University of Manitoba civil engineer and flood expert Jay Doering told 680 CJOB Wednesday that he’s not worried – at this point – about the storm that could dump 60 cm of snow on South Dakota.
“I think we need to be careful and see how this storm tracks,” he said.
“What I expect it might do – and we need to see the final trajectory of the storm – is that it may prolong the high-water levels, because there’ll be additional precipitation coming in behind it, that’s newly-arrived on land.”
Doering said he’s been watching hydrographs – which show the rate of a river’s flow (discharge) versus time – as they develop, and that Manitoba is likely looking at something lower than a 2009-level flood, as originally predicted.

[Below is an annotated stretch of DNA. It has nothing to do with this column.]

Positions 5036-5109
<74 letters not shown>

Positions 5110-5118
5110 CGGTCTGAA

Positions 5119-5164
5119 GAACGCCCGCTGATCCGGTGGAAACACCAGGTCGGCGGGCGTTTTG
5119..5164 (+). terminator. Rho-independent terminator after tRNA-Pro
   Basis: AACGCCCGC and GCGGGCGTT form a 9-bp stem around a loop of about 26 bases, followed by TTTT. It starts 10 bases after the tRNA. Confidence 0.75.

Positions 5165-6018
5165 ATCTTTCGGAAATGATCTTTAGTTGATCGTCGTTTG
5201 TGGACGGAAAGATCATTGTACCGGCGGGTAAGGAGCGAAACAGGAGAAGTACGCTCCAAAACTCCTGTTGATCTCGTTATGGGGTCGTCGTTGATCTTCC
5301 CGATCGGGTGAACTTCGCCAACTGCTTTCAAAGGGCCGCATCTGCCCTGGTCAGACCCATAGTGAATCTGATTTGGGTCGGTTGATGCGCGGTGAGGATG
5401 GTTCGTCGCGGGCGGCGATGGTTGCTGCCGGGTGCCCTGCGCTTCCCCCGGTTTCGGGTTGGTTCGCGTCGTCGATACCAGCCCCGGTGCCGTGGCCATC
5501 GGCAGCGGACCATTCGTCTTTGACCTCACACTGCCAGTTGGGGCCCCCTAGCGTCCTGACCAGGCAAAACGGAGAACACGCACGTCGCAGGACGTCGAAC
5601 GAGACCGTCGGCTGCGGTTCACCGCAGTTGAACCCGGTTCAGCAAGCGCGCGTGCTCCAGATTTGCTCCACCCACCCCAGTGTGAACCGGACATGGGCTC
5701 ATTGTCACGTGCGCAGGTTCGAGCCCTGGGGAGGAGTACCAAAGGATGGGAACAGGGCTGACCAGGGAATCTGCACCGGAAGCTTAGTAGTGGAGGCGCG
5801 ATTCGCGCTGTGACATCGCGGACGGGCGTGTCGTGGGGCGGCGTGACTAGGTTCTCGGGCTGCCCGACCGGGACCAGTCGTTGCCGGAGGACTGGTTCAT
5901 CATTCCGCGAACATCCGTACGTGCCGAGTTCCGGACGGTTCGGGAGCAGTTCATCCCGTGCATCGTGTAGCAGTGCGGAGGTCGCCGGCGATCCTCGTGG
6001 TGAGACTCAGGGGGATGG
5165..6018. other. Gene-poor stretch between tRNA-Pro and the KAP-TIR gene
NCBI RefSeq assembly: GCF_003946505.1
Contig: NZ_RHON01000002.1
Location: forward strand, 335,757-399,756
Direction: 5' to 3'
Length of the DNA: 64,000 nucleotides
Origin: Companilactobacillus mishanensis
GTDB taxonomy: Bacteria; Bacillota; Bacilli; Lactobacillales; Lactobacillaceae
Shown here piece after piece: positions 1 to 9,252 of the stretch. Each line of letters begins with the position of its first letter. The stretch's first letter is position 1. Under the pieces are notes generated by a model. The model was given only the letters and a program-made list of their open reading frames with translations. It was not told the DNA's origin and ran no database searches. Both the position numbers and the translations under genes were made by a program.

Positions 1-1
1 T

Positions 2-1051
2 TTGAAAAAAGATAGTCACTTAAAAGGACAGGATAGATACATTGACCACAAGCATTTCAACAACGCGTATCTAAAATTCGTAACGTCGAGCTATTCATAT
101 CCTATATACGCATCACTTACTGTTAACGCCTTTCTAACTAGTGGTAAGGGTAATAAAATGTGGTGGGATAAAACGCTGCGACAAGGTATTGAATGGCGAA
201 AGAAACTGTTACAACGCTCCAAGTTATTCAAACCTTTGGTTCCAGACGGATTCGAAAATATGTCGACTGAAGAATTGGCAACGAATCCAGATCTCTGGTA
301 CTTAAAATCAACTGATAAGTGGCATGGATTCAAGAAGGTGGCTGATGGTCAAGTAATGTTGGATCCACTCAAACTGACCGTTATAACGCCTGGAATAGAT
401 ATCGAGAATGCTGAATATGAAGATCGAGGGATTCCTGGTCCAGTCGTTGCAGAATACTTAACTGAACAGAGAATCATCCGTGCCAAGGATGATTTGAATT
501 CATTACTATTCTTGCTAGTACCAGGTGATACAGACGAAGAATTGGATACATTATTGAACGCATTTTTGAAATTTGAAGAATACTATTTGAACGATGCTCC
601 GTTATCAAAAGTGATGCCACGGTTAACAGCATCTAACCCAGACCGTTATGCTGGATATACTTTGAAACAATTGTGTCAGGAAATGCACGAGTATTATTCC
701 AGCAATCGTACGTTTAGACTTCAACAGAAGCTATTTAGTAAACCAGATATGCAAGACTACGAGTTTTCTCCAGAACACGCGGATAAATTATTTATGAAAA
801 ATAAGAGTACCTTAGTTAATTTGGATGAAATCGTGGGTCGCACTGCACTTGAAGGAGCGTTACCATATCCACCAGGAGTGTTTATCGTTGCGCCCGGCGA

“We’ve been blessed by the fact that we’ve had fairly cool-ish weather, clear skies, and lots of sunshine. That’s helped with sublimation. It’s helped thaw the ground, and it’s provided a place for the runoff to go other than into the river itself.”
WATCH: Ice flows cause Red River to swell